Various Artists, Nashpop

A Nashville Pop Compilation

by Sarah Zupko

 

If you are laboring under the belief that the only thing coming out of Nashville is a bunch of singing GQ boys in white stetsons, this new disc will be something of a revelation. At the head of the class is the Cheap Trick/Material Issue-influenced The Shazam, who produced a brilliant bevy of instant pop classics on their debut album. “I Hate That Song” is typical of the Shazam’s self-assured, melodic perfection. It’s ironic that you’ll be singing a song with that title to yourself for weeks after hearing it.

Bill Lloyd may be an unfamiliar name, but country fans will remember his earlier work in Foster and Lloyd. There always was a Beatlemaniac lurking under the steel guitars, as evidenced by “Contact High” and “How Can We Go On.” Elsewhere, contributions from Owsley—who have a new disc out on Giant Records and play Jellyfish/Ben Folds Five-inspired pop—Idle Jets, and Who Hit John make the case that Nashville is far more than the province of Rhinestone Cowboys.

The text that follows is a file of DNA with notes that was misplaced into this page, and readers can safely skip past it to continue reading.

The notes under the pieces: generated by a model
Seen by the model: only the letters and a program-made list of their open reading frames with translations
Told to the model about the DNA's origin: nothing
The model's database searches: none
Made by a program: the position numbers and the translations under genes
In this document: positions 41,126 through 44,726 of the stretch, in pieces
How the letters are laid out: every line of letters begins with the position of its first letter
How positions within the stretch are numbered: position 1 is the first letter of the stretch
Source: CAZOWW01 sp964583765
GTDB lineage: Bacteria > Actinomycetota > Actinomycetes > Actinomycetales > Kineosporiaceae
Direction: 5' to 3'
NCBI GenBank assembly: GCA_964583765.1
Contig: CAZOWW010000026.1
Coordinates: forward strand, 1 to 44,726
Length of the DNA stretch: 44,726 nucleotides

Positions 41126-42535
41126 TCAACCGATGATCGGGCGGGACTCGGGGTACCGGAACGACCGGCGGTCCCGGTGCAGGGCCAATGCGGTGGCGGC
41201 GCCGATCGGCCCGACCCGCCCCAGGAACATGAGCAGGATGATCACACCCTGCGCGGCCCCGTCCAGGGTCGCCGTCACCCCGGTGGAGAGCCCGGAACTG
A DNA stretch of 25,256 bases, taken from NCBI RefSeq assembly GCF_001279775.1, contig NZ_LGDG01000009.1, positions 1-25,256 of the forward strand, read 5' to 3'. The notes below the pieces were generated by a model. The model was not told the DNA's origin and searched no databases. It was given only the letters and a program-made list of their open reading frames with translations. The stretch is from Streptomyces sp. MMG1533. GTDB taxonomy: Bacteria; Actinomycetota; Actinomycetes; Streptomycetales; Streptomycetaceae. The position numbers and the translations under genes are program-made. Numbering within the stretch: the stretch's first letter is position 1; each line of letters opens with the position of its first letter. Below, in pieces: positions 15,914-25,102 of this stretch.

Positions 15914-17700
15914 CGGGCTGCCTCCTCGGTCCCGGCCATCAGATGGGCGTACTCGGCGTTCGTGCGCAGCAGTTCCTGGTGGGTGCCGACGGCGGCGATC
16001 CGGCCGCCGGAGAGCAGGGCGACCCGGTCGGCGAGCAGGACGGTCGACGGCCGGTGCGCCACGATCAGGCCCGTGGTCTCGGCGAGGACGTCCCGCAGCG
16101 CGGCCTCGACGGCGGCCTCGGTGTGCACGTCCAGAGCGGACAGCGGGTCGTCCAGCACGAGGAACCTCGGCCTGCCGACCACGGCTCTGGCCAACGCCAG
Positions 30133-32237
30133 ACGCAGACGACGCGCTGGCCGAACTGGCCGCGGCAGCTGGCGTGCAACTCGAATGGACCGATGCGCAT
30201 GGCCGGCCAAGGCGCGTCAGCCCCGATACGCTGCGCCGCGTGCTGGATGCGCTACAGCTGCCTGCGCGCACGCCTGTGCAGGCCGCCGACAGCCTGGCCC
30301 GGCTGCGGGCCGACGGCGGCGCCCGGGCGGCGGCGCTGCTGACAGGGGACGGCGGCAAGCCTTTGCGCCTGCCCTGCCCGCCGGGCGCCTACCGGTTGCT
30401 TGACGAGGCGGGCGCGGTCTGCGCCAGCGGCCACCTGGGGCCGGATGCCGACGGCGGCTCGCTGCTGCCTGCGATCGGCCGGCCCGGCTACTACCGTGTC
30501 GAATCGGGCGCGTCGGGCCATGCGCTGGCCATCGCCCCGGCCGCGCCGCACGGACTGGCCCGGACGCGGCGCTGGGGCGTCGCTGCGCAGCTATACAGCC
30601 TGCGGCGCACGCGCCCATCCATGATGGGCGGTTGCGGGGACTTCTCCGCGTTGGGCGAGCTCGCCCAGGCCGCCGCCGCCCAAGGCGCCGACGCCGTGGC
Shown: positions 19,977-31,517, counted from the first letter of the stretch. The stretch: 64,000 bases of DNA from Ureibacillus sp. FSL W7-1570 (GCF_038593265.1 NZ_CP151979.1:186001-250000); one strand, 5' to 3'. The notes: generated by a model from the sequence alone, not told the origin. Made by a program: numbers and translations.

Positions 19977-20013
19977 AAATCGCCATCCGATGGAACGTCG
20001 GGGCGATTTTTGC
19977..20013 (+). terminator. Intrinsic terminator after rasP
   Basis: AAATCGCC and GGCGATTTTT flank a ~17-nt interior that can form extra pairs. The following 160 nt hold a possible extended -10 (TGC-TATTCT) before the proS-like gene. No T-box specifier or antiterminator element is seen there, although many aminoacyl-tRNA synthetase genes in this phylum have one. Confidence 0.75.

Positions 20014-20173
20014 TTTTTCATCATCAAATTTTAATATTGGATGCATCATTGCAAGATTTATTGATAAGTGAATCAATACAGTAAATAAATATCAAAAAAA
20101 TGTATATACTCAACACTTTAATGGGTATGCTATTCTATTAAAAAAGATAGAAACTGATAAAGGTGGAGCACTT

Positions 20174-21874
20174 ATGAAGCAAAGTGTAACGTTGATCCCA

Various Artists

Nashpop: a Nashville Pop Compilation

(Not Lame)

Nashpop: a Nashville Pop Compilation

Rating:

 

We all know how critical it is to keep independent voices alive and strong online. Please consider a donation to support our work as an independent publisher devoted to the arts and humanities. Your donation will help PopMatters stay viable through these changing and challenging times where advertising no longer covers our costs. We need your help to keep PopMatters publishing. Thank you.

 


//comments
//Mixed media
//Blogs

20 Questions: Nashville Singer-Songwriter Natalie Hemby

// Sound Affects

"Natalie Hemby's Puxico is a standout debut from a songwriter who has been behind the scenes for over a decade.

READ the article